City Council is poised to forward to the state legislature a resolution calling for two measures aldermen hope will aid them in addressing the pension-funding crisis. Over the past 13 months, aldermen say they have come to accept that the City’s aggregate unfunded pension liability to the police and firefighters pension funds is upwards of $140 million. That amount accounted in large part for the increase in the City’s portion of the property tax for this fiscal year. Both pensions must be fully funded by 2033.

The resolution calls for the General Assembly to “stop approving new and increased pension benefits for the police and firefighters pension funds” and “embrace sensible pension reform,” which could include finding alternative revenue sources to fund these pension liabilities.

At a Rules Committee meeting on April 7, aldermen appeared to be split on the import and the impact of the resolution, which was based on a model drafted by the Northwest Municipal Conference (NWMC). Similar resolutions have been adopted by other municipalities, and NWMC says it hopes that trend will continue, so legislators from districts throughout the state will be asked to take action. Although Evanston has been called the “poster child” for its steep liabilities to the pension funds, the problem is widespread throughout the state.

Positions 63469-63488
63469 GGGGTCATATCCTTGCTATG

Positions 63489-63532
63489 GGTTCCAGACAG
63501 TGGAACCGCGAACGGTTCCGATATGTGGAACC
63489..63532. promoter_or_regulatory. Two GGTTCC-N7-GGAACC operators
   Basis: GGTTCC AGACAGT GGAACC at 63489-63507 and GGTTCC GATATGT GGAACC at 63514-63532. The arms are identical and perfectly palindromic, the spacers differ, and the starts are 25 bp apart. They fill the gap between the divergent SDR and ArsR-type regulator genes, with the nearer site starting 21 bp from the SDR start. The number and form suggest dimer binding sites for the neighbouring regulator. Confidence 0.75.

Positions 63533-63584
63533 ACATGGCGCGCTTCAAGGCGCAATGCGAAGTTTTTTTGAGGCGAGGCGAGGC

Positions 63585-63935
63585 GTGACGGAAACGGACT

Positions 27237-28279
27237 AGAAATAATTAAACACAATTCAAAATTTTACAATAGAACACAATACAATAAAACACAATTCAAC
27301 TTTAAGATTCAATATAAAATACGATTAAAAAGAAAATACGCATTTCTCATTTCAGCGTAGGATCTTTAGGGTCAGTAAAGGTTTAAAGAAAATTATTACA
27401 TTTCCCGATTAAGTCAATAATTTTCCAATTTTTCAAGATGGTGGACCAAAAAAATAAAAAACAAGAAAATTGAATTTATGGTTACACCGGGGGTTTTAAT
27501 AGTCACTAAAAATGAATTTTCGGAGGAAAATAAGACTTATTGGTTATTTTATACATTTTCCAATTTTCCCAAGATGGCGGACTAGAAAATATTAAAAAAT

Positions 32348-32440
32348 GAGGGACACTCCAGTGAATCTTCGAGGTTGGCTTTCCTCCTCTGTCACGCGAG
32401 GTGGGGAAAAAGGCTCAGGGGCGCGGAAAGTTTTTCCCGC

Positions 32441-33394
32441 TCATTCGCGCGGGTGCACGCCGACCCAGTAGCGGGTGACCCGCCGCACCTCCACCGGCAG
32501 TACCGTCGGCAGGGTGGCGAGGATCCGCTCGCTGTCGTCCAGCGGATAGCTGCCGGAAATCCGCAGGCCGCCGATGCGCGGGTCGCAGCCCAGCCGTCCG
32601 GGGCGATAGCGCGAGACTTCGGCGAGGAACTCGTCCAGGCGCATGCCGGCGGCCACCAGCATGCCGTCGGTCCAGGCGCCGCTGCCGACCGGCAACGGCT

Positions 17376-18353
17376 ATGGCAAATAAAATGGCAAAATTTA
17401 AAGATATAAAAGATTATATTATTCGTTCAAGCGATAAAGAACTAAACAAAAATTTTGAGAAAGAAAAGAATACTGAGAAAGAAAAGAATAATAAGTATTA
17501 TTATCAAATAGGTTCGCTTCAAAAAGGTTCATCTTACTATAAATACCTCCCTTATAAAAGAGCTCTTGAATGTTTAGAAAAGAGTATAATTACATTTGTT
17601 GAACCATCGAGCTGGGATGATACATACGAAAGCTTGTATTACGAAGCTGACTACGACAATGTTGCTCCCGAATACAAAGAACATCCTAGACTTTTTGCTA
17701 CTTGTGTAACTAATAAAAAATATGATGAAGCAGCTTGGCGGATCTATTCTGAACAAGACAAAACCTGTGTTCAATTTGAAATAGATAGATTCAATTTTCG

Evanston’s resolution lists several reasons for the funding crisis: early retirements, investment restrictions inflation, low returns on investments and retirement and disability benefits.

Mayor Lorraine Morton, Aldermen Edmund Moran, 6th Ward, and Ann Rainey, 8th Ward, said they did not believe the resolution would prove beneficial. “You don’t have to do this,” Mayor Morton told the aldermen. Ald. Moran said he felt the resolution was “essentially meaningless.”

Yet Alderman Lionel Jean-Baptiste, 2nd Ward, urged his colleagues to approve the resolution so it could be forwarded to Springfield. “We need to send this out, to add our voice. People need to know that people are concerned.”

Aldermen may vote on the resolution at the April 21 City Council meeting.